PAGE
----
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Investing in property - what's in it for you

17 December 2018

181219 Woman Buying House Shutterstock 1184074879

Do you know what you want out of an investment property? Or, have you decided to move from your home to somewhere new and want to keep the original property as an investment?

There are some important numbers to consider that will help you understand the value or potential value of the investment to you, and can help you decide whether to buy or, if you own the property and wish to turn it into an investment, if this move makes the best financial sense. Numbers to consider include: capital growth, rental yield and capital gains tax.

Briefly, if you sell a capital asset, such as real estate or shares, you usually make a capital gain or a capital loss. This is the difference between what it cost you to buy the asset and what you receive when you sell it. (Of course, there are times when selling a property – if it is your principal place of residence, for example - where capital gains tax [CGT] may not apply. Please, always consult an expert, an accountant, lawyer, etc. to check on what applies in your circumstances.)

Capital gains and losses need to go into your income tax return and you will pay tax on your capital gains. Although it's referred to as capital gains tax, this is actually part of your income tax, not a separate tax.

Capital growth is the increase in value of your property portfolio over time. Capital growth can be driven by many things but supply and demand is a major influence. Assessing capital growth is complex but one way to get an idea is by comparing the price you paid for your place when you bought it against the price a comparable property in your area is achieving now.

Calculating the potential rental return on an investment property is a key step in the purchasing decision process. The rental yield is an important indicator of how a property is likely to perform and the cash flow it will generate. It’s a calculation that allows you to quickly decide if the numbers will stack up for you, and if you can afford to service a loan on a particular property. It should be noted that this is a general guide only – you should consult a professional accountant and/or financial planner before proceeding with any investment or tax strategy.

Rental yield is the rental income of a property, expressed as a percentage of its value. It can be calculated in gross terms (before expenses), or as a net percentage (with expenses factored in).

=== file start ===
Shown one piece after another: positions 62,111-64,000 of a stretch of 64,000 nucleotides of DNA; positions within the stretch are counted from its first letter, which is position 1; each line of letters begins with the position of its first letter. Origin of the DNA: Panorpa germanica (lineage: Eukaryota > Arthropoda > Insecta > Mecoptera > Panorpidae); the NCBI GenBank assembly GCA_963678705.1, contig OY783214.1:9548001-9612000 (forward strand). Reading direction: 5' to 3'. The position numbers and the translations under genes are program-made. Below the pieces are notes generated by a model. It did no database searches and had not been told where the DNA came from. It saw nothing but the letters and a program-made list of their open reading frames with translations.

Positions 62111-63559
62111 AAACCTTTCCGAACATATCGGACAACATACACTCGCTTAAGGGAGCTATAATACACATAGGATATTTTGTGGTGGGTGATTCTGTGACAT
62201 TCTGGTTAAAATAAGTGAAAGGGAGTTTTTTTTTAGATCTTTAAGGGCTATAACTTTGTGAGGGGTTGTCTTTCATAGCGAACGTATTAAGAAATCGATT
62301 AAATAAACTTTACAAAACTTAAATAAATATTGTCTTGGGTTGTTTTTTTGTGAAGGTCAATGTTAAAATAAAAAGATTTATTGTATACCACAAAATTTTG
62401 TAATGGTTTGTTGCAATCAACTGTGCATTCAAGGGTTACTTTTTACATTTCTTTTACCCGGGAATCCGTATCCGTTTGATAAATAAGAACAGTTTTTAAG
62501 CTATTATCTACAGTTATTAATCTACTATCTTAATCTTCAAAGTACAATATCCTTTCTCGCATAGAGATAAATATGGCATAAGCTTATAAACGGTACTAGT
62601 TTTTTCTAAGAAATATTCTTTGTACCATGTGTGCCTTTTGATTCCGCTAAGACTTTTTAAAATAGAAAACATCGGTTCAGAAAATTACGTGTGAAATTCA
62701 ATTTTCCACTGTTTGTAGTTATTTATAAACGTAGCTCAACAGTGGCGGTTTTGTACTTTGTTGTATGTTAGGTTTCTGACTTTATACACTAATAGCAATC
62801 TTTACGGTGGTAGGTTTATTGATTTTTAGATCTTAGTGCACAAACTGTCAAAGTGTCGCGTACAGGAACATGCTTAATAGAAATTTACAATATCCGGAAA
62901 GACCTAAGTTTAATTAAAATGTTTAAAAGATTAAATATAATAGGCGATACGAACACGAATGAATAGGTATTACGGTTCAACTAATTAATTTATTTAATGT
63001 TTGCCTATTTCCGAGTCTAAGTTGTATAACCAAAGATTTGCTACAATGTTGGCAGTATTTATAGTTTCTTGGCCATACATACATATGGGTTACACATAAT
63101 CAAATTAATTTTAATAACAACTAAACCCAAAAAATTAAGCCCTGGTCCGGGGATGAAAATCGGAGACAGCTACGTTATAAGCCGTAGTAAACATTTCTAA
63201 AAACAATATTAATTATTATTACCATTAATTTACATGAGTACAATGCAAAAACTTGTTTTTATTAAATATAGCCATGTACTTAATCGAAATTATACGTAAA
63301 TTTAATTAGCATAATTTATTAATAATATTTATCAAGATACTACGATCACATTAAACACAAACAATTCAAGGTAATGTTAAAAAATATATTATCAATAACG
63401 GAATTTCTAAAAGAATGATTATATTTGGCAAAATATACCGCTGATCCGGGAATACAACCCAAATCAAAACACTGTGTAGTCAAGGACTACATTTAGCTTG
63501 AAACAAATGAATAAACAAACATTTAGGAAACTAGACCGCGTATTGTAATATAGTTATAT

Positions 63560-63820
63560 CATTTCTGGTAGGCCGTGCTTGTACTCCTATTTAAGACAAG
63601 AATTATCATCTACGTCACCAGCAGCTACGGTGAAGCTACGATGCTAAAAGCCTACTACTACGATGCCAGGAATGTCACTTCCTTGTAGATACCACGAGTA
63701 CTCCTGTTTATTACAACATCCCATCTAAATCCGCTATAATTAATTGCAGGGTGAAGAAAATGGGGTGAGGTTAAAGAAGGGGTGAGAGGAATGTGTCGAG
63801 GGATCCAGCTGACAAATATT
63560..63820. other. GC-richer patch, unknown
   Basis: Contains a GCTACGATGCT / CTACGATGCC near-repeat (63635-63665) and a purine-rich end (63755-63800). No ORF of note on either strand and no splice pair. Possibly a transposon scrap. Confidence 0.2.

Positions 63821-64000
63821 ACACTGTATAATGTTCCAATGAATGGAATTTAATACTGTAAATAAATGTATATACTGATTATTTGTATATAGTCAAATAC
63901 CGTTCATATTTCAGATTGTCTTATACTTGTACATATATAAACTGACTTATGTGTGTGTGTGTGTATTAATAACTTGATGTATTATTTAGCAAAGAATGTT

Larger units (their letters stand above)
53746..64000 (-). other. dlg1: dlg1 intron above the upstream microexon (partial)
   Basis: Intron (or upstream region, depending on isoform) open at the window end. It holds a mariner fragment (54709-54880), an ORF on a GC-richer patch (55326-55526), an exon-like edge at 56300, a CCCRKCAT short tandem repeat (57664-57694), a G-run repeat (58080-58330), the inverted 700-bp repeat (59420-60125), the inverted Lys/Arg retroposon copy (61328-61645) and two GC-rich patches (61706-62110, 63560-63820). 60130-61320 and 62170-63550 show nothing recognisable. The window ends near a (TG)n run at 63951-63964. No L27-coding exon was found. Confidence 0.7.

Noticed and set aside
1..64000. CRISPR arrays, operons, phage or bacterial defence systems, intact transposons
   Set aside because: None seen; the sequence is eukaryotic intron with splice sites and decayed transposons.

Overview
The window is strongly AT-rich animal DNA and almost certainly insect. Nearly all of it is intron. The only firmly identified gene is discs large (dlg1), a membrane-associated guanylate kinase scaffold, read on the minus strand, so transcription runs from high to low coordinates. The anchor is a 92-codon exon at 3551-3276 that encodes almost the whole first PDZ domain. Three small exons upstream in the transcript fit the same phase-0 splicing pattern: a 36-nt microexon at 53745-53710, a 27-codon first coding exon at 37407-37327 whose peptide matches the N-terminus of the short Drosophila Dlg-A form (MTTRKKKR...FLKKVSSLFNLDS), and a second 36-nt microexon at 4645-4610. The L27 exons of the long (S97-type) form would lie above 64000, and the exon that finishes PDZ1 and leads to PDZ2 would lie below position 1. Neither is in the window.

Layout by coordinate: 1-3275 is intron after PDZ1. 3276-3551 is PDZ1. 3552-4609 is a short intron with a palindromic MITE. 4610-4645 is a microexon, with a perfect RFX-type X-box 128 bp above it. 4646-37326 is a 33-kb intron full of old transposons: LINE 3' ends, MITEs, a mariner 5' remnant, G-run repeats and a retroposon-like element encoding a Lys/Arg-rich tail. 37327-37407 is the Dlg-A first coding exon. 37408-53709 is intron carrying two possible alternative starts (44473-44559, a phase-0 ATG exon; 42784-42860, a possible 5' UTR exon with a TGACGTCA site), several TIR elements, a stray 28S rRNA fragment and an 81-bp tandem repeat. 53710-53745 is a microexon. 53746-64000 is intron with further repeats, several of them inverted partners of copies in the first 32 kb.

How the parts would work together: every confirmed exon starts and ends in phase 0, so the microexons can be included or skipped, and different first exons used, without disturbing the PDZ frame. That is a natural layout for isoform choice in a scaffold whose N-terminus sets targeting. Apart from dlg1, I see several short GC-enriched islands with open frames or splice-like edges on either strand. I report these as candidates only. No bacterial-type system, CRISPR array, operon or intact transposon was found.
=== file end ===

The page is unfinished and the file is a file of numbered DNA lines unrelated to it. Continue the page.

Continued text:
Gross rental yield = (Annual rental income / Property value) x 100

Sometimes gross rental yields are calculated as a percentage of the original purchase price, rather than the market value. This can affect the outcome.

Overall, the gross rental yield offers a simple way to compare properties quickly. It gives you an overview of how the rental income compares to the value of the property and how likely it is to generate a positive or negative cash flow. However, it does not take expenses into consideration. For that reason, a lot of investors use the net rental yield as a more accurate way of assessing returns.

Net rental yield = [(Annual rental income – Annual expenses) / Total property cost] x 100.

The net rental yield offers a clearer indication of whether you can afford an investment property, as it factors in your expenses. To work it out, you’ll need to calculate or estimate your total property costs and total annual expenses.

Total property costs could include: The purchase price/ market value; Stamp duty; Conveyancing fees; Building and pest inspections; Loan establishment fees; etc.

Total annual expenses may include: Property management fees; Rates and water charges; Strata levies (if applicable); Insurance; Mortgage interest repayments, etc.  

Calculating the net rental yield can be tricky, given you need to understand the costs of buying and running an investment property. If you’re stuck, please get in touch with a qualified accountant to help you crunch the numbers.  

Yields Versus Capital Growth

While strong rental yields are great, it’s important to remember that they’re not necessarily the be all and end all of a property investment. Some investors opt for a lower yield but focus on buying property that is likely to experience capital growth.

Whatever your wealth strategy, you should always consult a qualified financial planner or tax consultant before proceeding.

For more on preparing to invest in property and some helpful calculators, see here.

This article is of a general nature only and before taking any actions you should always seek your own professional advice as is necessary to your particular circumstances.


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